Pope expected to draw more than a million at Ecuador mass

Pope expected to draw more than a million at Ecuador mass
Devotees pray at a park waiting for the visit of Pope Francis in Guayaquil late on July 5, 2015. Pope Francis wrapped up the first day of a grueling three-nation South American trip on July 5 after greeting tens of thousands of jubilant people who lined the streets of Quito.
PHOTO: AFP

GUAYAQUIL, Ecuador- Pope Francis, in South America on a three-nation tour, will perform mass in Ecuador Monday, with more than a million faithful - many of whom camped out overnight - expected to attend.

Keeping vigil in tents, sleeping bags and on cardboard, tens of thousands hoping to catch a glimpse of the pontiff were hunkered down for the night ahead of the service in the southwestern city of Guayaquil.

Francis will address an expected crowd of 1.5 million as he officiates an open-air mass from a park late-morning on the second day of his trip, which will also see him go to Bolivia and Paraguay.

The 78-year-old pontiff was to travel to Guayaquil early Monday, having arrived in Quito only the day before.

It is the first visit by a pontiff to Ecuador in three decades.

Ecuadorans from across the country as well as Peruvians and Colombians from across the border, were expected to be among those attending the pope's mass at Los Samanes park.

A similar number of worshippers is expected for the pope's second Ecuadoran mass Tuesday in Quito's Bicentennial Park.

Rosa Elena Lata, an 82-year-old, traveled 16 hours from southern Ecuador to attempt what she called the "heavenly miracle" of seeing the pope.

"I want to see him because seeing him will be like seeing Jesus," she told AFPSunday, while readying to spend the night in the heat and humidity of Guayaquil, Ecuador's main port.

'An act of humility'

Francis, the first Jesuit pope, will visit the Shrine of the Divine Mercy on the outskirts of town before arriving at Los Samanes in his popemobile.

After the mass, he will have lunch with fellow Jesuits among others, before returning to Quito for a meeting with President Rafael Correa and a visit to the Metropolitan Cathedral, in the historic heart of the capital.

Among those with whom the pope will lunch is Francisco Cortes, a fellow Jesuit whom Francis last saw 30 years ago.

"For me it is an act of humility by this man, to remember a person... without any merit, who is nothing special. He insisted he wants to see me," Cortes, who is in his 90s, told AFP recently.

On Sunday, speaking on the dominant theme of his eight-day visit, the pope urged his "beloved" South America to be mindful of the "most fragile" in its midsts.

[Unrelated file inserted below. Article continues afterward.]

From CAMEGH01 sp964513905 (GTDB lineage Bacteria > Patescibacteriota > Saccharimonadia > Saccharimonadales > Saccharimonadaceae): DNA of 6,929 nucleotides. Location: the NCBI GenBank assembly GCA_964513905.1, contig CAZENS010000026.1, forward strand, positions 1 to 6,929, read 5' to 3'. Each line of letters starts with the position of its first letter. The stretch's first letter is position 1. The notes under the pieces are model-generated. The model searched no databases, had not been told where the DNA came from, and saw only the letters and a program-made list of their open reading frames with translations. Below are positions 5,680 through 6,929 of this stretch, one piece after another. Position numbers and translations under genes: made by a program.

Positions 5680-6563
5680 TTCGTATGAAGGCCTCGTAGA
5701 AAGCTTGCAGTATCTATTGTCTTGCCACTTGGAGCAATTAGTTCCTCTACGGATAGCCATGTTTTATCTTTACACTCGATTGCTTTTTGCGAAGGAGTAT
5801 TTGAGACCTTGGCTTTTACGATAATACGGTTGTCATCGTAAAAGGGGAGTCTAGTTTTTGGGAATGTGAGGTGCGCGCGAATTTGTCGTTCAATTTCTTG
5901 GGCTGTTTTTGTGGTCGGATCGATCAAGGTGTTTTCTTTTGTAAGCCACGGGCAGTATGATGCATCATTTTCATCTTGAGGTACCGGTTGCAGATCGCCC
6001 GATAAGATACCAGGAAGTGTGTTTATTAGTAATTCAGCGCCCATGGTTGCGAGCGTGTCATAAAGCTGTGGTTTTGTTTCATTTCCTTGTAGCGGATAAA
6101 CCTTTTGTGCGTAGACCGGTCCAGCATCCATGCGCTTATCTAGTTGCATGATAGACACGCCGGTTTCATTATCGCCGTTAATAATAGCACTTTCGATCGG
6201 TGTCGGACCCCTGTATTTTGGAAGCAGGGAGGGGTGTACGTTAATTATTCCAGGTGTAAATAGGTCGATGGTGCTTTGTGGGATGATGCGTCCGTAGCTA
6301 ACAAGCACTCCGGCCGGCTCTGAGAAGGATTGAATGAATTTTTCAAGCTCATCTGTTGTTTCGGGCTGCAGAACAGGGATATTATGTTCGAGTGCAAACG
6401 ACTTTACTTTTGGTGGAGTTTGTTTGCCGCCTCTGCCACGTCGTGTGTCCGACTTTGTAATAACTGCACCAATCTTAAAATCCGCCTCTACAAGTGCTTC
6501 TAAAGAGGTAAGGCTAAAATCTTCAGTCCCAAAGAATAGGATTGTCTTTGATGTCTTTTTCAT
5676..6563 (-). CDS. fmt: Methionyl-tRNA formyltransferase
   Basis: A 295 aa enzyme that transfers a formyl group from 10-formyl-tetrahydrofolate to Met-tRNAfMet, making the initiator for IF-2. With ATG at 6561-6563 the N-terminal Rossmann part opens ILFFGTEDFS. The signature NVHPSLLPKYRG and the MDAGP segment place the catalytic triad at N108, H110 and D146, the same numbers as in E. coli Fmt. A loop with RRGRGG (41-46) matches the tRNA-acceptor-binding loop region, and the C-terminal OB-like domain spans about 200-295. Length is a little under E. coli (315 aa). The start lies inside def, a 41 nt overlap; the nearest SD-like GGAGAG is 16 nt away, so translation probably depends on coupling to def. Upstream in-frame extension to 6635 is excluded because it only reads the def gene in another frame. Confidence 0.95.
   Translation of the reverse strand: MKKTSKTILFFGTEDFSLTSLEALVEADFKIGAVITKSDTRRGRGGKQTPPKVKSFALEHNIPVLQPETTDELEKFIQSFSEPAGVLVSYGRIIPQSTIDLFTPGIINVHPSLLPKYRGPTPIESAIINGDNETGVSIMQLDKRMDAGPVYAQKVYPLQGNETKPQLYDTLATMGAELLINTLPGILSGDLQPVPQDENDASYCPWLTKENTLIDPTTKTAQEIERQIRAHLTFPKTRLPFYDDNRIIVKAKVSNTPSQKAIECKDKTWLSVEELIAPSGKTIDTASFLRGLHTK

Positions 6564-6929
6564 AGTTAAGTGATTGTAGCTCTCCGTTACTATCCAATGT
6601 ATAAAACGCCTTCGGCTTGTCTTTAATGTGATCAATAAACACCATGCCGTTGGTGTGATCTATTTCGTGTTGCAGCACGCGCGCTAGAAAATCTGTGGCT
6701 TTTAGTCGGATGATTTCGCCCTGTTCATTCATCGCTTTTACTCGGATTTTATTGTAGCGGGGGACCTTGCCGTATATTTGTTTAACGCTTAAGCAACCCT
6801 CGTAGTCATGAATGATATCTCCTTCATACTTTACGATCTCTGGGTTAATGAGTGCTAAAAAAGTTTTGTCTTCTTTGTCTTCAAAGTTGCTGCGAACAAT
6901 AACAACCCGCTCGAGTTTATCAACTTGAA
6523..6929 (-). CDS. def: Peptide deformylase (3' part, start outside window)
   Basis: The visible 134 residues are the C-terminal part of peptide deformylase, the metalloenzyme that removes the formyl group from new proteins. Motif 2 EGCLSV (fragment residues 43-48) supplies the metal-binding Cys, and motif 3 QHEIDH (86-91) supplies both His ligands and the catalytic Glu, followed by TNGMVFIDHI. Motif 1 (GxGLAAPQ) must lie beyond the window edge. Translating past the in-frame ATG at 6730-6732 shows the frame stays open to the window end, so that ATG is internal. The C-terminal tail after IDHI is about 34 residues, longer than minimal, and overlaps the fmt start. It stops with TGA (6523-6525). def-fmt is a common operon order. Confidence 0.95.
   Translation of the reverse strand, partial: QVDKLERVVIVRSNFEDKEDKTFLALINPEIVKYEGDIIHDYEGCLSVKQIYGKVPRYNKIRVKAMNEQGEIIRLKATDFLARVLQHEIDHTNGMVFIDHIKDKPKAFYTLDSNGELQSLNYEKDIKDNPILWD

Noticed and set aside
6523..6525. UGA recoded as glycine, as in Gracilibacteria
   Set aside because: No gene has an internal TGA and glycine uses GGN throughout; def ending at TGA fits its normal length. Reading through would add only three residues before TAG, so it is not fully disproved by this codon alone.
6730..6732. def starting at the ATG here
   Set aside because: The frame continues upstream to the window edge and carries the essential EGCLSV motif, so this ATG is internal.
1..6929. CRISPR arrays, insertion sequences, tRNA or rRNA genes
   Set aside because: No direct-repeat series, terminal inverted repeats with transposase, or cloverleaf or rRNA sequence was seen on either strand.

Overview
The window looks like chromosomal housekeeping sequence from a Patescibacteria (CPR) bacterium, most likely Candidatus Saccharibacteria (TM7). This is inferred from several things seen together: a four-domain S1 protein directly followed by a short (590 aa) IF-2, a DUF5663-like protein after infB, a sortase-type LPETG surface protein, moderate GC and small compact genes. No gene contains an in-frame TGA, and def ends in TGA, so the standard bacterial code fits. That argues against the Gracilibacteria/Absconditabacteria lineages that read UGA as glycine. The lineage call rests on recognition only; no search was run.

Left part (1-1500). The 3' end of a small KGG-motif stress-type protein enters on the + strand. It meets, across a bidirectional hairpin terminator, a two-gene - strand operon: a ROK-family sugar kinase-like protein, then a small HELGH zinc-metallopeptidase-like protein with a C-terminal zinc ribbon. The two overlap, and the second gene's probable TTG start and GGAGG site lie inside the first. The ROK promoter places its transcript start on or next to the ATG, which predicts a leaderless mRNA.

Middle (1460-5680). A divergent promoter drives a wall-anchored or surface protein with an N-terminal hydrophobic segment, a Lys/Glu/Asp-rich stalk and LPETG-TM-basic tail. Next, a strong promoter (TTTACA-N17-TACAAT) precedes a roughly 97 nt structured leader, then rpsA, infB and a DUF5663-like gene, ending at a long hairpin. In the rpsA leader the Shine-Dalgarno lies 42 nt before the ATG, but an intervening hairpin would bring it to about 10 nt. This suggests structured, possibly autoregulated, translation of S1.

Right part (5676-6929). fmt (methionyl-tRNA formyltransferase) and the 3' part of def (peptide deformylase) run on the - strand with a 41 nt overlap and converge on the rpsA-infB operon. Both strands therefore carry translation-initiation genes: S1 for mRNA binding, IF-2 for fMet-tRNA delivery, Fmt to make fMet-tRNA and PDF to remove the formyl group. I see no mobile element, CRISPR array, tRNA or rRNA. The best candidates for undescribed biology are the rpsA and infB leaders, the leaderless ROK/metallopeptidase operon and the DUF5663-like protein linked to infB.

"Progress and development must ensure a better future for all, paying special attention to our most vulnerable brothers and the most vulnerable minorities, which are the debt that Latin America still has," he said.

The papal visit coincides with a time of political tension in Ecuador, with Correa facing growing calls to leave by some of the biggest anti-government demonstrations to shake the country in recent years.

Pope Francis, who regularly wades into political issues, urged Correa to promote "dialogue and participation without exclusions."

Outspoken advocate

The pope's last visit to South America was a triumphant trip to Brazil in 2013 that culminated with three million people gathering along Copacabana beach in Rio de Janeiro for a mass at the end of a Catholic youth festival.

Most of the world's 1.2 billion Catholics hail from Latin America, despite the rising popularity of evangelical beliefs and practices in recent years.

During the trip, Francis is due to deliver no fewer than 22 speeches and catch seven flights covering a total of 24,000 kilometers (15,000 miles).

All three of the countries he is visiting are predominantly Catholic and have been marked by a long history of poverty and inequality mostly afflicting indigenous populations.

Since he was elected pope in March 2013, Francis has become an outspoken advocate for the poor and on social and environmental issues.

It is his ninth trip abroad but only the second visit to Ecuador by a pope. John Paul II traveled to the country in 1985.

Then, about 94 percent of the population was considered Catholic, compared to 80 percent today in the country of 16 million.

The decrease has come as evangelical churches have attracted huge numbers of followers, many of whom are indigenous people disenchanted by a lack of attention from the Catholic hierarchy.

The pope's visit will see him leave for La Paz, Bolivia on Wednesday.

He departs Bolivia for Paraguay on Friday, before returning to Rome on July 12.

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